2 The Kronecker model
Given a node set of cardinality , and a matrix defined over , a random graph is one where the edge
exists with probabilityand all edges exist or don’t independently. The graph includes loops and may possibly include both and . We snip these out by defining the random graph with edges only when and , using any non-random ordering of . Both and are in fact probability weighted ensembles of graphs, but for simplicity we describe them as single random graphs. We assume that is a symmetric matrix and so the ordering of nodes does not affect the distribution.
The description of allows up to parameters that affect the outcome. Much more parsimonious descriptions can be made by taking to be the Kronecker product of two or more smaller matrices. Recall that the Kronecker product of matrices and is
An extremely parsimonious stochastic Kronecker graph takes to be the -fold Kronecker product of for . That is
If the power is known, then only three numbers need to be specified, and with them we can then simulate other graphs that are like the original. Perhaps surprisingly, stochastic Kronecker graphs imitate many, but of course not all, of the important features seen in large real world graphs. See for example .
We would like to pick parameters to match the properties seen in a real and large graph. Parameter matrices and give rise to the same graph distribution. To force identifiability, we may assume that .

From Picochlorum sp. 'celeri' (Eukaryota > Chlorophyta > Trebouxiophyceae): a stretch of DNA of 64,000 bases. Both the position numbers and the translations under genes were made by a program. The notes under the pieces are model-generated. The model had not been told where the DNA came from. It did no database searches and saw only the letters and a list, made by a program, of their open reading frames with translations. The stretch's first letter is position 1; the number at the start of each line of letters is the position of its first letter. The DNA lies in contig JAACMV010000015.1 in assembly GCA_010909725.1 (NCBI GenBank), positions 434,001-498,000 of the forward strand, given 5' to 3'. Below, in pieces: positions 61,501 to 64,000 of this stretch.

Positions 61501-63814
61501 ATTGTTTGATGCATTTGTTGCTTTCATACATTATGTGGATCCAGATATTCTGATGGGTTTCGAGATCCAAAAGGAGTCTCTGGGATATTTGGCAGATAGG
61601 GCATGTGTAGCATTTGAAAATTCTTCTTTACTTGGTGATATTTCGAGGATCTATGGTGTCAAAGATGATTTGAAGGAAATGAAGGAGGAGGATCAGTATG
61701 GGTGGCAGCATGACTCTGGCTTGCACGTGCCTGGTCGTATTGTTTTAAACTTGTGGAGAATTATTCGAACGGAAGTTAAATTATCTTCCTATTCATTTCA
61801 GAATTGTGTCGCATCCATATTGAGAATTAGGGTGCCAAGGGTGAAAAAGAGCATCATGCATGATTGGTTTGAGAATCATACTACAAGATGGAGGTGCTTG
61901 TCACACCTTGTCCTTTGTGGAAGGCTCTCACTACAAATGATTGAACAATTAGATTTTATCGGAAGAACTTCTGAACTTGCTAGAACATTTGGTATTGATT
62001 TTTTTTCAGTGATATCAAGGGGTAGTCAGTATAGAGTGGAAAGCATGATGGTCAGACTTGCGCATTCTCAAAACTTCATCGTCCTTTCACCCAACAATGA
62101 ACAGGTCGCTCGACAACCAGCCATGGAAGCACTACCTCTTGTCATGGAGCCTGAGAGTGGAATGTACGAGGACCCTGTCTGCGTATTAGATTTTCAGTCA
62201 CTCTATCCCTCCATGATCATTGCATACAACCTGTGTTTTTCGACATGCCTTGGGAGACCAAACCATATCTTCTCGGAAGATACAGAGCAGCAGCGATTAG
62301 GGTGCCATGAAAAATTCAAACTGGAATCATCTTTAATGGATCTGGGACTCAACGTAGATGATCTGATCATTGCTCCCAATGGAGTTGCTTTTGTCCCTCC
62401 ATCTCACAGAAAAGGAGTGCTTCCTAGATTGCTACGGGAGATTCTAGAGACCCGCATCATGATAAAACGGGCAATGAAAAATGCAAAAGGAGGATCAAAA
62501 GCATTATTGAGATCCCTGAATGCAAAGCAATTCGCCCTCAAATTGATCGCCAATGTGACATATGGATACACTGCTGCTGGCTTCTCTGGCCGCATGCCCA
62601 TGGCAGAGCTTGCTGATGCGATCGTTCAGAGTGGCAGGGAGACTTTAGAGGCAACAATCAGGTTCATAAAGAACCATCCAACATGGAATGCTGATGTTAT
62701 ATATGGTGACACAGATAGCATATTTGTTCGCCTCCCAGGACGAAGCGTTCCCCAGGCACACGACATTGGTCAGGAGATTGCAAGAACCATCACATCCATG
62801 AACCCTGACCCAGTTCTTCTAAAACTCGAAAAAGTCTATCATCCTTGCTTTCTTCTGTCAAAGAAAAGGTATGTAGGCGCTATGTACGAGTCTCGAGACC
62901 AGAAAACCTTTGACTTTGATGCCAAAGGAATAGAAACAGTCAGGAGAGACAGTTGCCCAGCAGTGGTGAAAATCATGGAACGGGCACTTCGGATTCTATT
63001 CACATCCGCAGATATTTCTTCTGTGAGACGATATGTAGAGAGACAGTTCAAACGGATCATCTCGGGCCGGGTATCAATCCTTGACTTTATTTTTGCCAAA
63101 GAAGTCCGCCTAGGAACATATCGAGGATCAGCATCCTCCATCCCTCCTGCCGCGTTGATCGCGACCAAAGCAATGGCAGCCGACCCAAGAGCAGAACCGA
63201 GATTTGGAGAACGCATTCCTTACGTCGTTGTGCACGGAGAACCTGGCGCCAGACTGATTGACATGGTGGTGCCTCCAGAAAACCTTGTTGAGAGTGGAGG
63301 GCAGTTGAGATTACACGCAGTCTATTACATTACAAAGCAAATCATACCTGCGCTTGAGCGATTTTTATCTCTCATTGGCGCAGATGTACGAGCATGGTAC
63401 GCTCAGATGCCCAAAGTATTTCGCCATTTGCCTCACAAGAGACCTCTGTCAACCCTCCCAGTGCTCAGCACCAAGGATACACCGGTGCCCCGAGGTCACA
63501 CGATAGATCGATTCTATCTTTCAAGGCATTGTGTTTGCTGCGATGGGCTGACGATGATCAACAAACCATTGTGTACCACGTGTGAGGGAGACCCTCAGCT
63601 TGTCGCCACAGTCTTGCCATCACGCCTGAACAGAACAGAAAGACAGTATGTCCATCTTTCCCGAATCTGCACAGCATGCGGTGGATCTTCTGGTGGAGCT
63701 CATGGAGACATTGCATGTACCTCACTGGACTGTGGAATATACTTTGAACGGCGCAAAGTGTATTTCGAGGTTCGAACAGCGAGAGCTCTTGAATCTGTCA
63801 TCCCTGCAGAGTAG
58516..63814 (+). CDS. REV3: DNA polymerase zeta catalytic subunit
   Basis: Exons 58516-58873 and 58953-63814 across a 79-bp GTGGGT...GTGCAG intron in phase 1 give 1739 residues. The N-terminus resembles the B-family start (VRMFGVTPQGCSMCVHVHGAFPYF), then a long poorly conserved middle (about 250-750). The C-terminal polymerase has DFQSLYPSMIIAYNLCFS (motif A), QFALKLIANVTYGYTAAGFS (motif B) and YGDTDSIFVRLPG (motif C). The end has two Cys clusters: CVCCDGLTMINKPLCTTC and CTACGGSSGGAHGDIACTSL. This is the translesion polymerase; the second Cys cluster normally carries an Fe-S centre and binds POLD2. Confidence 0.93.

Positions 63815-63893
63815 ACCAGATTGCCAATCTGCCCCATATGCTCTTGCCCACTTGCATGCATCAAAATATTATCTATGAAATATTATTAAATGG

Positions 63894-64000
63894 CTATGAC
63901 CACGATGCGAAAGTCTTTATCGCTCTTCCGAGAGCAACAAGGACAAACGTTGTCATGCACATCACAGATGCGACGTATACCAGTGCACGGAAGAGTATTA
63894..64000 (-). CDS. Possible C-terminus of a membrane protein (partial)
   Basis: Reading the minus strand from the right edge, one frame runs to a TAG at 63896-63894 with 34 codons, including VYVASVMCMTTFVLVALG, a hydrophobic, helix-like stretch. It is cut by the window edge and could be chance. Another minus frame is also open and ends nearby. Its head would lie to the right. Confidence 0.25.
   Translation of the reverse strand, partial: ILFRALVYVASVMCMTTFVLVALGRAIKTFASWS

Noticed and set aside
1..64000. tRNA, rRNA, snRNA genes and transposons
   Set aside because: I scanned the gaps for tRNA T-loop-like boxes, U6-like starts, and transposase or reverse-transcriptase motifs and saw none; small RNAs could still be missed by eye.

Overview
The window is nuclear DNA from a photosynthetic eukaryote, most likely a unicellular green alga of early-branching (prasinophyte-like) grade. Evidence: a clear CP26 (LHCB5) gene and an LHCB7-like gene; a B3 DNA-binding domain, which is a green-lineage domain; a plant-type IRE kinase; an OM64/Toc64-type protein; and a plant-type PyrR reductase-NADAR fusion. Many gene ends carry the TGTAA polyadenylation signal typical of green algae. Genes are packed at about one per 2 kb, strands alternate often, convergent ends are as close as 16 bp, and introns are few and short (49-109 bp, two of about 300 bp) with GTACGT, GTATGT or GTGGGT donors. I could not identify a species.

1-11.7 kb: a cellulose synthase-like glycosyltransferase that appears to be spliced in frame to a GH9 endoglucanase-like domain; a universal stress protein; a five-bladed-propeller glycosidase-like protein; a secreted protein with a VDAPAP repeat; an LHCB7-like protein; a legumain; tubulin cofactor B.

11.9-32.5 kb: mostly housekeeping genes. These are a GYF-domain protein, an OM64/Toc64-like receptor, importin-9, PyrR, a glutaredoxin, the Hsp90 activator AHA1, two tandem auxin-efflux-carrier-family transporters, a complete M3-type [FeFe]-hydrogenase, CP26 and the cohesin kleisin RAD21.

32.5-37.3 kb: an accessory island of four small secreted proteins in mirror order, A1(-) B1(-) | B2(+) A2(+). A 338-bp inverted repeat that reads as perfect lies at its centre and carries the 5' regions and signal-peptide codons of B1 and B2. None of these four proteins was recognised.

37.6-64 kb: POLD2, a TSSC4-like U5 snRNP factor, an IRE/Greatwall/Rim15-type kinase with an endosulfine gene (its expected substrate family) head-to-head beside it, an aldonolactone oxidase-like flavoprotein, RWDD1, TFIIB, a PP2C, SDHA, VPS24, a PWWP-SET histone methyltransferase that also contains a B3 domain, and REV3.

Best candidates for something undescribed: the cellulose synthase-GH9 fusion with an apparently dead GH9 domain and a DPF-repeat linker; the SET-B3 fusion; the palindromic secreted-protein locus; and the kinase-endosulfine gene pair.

3 Moment formulas
The Kronecker structure in makes certain aspects of very tractable. For example, the number of edges in can be shown to have expectation
Simply counting the edges in
gives us valuable information on the parameter vector. Because
is a sum of independent Bernoulli random variables we find thatand so the relative uncertainty will be small in a graph with a large number of expected edges.
This section derives equation (1) and similar formulas for the expected number of features of various types. The expected feature counts require sums over various sets of nodes. Section 3.1 records some summation formulas that simplify that task. Then Section 3.2 turns expected feature counts into sums and Section 3.3 shows how those sums simplify for stochastic Kronecker matrices.
3.1 Summation formulas
Let for a finite index set . A plain summation sign represents sums over all combinations of levels of all the subscripting indices used. The symbol includes all levels of all indices, except for any combinations where two or more of those indices take the same value. In several places we find that sums are easier to do over all levels of all indices, while the desired sums are over unique levels. Here we record some formulas to translate the second type into the first.